- The Negotiation StageDuring the opening phase of the negotiation stage, listen well and frequently ask (open-ended) questions. As a rule of thumb you should listen more than you talk. Use silence as a tactic and mimic your opponent. Sooner or later they will talk. Try to detect commonalities rather than differences to generate mutual engagement and to establish a first basis of trust. In general it is essential to separate the people from the issue. Don´t take things personal. Many people consider negotiations as a kind of game. So, stay relaxed and enjoy playing the game!When you´re about to start the actual negotiation, be brave and bring forward the first proposal. Why should you do that? The opening offer always serves as a reference point. It´s what I call an “unconscious anchor. “ In other words, if you’re selling, be first and start the bidding high and if you’re buying, start the bidding low.Often it might be appropriate making two to three equivalent, simultaneous offers. This shows that you understand and respect the other position and their possible concerns. Even more importantly, it creates a variety of options and helps avoid cornering the other side. You should ask for more than what you´re actually looking for. That gives you flexibility and room to maneuver.Don´t be afraid to give in first. It´s an excellent opportunity to inject an additional layer of trust. When doing it in a pro-active manner, you should be able to choose something which has significant meaning to the other party but is of low cost to you. Usually whenever you give, you should also take. Every concession you make should involve a trade-off of some kind. By doing so, you come off as focusing on interests rather than positions.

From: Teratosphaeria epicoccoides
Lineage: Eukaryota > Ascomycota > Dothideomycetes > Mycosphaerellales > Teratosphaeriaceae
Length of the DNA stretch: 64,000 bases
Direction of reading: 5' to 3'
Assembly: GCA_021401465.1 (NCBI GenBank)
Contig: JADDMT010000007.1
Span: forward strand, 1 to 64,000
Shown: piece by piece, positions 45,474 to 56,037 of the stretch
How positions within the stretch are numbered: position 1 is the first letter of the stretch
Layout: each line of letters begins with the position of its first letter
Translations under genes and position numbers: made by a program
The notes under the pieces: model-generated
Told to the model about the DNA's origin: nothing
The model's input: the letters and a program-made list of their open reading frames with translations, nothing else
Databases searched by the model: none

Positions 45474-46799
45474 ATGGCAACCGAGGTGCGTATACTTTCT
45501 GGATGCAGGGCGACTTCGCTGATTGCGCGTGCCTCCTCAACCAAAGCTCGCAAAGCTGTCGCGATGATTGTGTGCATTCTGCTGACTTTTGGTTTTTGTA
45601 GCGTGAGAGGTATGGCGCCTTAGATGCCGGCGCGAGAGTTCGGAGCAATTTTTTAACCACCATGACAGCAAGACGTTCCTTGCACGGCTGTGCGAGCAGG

Also, in order to get around cognitive dissonances from your negotiation counterparts, you are well advised to engage in the theatrics of negotiation. For example, when being attacked or confronted with unreasonable proposals and demands, you should look visibly put-off, or you even might want to flinch. By the way, that´s the only time when you are allowed to get “emotional. “
Experienced negotiators are creative solution seekers, they enjoy thinking outside of the box, and they constantly look for ways to broaden the pie instead of haggling over every little detail.
However, they also stand their ground, if the other party is not willing to move or if they were to become (too) aggressive. Temporary confrontations are a normal and stimulating ingredient of serious negotiations. That is life. Consequently good negotiators take their time and let things cool off. They are not in a hurry to close the deal and when push comes to shove – they might walk away as they know that reaching no deal is better than a bad deal.
- Follow-Up StageAfter you have closed the deal, there is still some final and very important work to be taken care of. Write and send out the first draft of the minutes to the other party within 24 hours after the negotiations have finished. Ask the other side for their input and feedback to your minutes and get them finalized by latest 3 days after having agreed on the deal. Minutes should be as short and as clear as possible. They should contain what was agreed upon, and list what has to be executed; when and by whom. Finally, you need to walk your talk, i.e. you must stick to the agreed points and make sure that the other party will do so as well.
Try to conduct important negotiations in a face-to-face setting. An excellent preparation, a clear negotiation strategy, and profound knowledge of key negotiation tactics are required to negotiate well. Of paramount importance however, is the personality of the negotiator which is conveyed and reflected best when you can directly look in each other’s eyes.
What do you think? What is your negotiation strategy and which tactics do you like to apply?
Andreas von der Heydt